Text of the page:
- The Court holds that the South Dakota law satisfies the Commerce Clause “substantial nexus” requirement based on the “economic and virtual contacts” with the State.
- The Wayfair decision does not prohibit the retroactive application of this new standard for Commerce Clause “substantial nexus.”
- The decision strikes a blow to the U.S. Supreme Court’s stare decisis jurisprudence.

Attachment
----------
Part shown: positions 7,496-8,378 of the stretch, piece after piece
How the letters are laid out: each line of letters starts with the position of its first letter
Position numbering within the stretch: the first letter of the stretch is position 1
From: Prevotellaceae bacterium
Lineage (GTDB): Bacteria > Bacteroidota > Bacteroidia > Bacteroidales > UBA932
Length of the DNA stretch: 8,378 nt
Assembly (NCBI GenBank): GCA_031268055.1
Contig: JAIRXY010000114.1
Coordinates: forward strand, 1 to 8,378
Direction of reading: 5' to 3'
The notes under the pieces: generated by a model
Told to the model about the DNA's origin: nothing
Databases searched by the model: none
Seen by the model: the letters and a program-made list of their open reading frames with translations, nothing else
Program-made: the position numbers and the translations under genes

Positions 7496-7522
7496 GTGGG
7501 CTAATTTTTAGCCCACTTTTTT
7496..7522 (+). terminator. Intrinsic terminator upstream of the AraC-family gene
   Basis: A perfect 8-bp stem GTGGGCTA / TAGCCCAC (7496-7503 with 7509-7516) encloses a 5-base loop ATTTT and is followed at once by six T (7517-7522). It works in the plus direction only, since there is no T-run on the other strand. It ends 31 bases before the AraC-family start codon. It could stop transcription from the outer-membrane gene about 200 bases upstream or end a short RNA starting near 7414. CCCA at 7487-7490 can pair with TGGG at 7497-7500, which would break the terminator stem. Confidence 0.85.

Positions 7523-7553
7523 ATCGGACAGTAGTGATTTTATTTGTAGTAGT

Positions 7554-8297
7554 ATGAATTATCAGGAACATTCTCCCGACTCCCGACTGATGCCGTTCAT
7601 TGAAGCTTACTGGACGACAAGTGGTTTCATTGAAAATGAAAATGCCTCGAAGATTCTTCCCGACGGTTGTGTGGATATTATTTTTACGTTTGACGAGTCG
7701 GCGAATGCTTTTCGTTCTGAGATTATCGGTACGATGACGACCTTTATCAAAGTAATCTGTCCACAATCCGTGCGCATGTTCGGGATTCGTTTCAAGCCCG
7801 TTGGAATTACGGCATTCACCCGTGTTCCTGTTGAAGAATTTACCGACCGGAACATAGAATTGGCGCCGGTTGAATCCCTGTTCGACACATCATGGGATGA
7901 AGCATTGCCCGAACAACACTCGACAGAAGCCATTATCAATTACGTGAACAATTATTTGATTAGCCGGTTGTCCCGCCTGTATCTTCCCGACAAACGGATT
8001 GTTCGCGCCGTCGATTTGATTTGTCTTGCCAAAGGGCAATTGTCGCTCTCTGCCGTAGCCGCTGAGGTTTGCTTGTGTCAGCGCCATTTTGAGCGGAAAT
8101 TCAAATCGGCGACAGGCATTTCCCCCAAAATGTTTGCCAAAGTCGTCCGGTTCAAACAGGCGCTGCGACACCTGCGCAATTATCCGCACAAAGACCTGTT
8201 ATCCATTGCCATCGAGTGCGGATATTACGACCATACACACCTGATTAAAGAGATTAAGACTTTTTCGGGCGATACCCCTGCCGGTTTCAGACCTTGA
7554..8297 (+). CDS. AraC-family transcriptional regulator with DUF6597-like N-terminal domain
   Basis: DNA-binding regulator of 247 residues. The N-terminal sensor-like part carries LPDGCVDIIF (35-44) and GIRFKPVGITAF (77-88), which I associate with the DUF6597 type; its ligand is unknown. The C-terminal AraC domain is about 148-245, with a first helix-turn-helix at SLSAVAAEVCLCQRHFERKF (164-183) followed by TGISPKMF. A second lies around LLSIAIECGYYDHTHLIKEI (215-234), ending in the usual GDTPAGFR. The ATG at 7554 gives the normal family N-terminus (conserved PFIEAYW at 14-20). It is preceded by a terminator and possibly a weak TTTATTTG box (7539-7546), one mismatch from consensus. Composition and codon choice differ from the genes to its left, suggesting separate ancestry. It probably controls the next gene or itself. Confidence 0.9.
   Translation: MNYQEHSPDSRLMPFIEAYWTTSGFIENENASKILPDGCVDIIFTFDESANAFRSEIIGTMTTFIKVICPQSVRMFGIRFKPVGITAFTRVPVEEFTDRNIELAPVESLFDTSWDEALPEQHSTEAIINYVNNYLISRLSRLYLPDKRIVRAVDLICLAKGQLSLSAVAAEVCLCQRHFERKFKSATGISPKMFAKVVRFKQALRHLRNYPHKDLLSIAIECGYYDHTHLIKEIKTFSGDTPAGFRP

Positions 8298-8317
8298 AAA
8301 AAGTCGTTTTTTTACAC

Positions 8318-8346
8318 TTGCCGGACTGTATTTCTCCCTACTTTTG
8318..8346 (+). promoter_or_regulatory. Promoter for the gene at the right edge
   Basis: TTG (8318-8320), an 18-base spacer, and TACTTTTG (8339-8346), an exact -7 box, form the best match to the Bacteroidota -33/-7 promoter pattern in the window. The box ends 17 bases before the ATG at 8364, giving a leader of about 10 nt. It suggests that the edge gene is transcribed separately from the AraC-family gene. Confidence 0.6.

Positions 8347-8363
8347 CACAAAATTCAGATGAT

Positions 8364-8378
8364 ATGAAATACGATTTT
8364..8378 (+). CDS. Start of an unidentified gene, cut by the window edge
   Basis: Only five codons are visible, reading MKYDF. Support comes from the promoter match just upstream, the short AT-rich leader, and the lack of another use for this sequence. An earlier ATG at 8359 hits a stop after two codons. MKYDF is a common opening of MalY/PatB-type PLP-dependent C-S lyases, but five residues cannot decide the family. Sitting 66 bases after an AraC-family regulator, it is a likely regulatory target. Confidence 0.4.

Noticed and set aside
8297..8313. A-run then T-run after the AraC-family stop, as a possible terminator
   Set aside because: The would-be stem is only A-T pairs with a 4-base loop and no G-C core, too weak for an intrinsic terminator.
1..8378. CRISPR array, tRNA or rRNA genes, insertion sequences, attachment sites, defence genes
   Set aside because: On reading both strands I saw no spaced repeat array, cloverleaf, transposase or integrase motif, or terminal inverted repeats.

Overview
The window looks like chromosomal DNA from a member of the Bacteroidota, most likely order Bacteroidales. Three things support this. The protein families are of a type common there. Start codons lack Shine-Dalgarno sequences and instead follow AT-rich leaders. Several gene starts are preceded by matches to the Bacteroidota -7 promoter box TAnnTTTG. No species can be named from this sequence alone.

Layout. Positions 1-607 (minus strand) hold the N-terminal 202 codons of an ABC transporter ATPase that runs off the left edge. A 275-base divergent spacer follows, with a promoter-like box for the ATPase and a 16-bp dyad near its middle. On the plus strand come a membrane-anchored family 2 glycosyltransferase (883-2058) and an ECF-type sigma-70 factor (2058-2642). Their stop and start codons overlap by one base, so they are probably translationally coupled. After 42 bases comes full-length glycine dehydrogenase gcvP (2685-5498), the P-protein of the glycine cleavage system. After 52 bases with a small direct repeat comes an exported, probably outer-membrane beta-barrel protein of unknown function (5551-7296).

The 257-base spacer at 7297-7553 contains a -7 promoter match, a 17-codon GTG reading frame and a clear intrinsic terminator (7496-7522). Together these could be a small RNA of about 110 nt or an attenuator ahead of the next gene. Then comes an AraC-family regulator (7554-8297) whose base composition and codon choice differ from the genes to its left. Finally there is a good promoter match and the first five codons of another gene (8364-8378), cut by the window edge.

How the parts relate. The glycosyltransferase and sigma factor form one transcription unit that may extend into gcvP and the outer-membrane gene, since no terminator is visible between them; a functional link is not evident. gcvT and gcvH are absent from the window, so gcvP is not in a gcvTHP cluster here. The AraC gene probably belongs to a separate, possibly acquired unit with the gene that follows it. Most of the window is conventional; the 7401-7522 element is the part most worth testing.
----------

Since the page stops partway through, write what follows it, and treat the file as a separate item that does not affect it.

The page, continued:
The Supreme Court in South Dakota v. Wayfair, Inc. overruled the “physical presence” requirement as “unsound and incorrect” and ruled that “substantial nexus” is satisfied when an out-of-state seller has sufficient “economic and virtual contacts” with the state. The prior Supreme Court precedent in National Bellas Hess, Inc. v. Department of Revenue of Illinois and Quill Corp. v. North Dakota required out-of-state sellers to collect and remit sales/use tax on retail sales of certain tangible personal property and services only if the seller had “physical presence” with the state.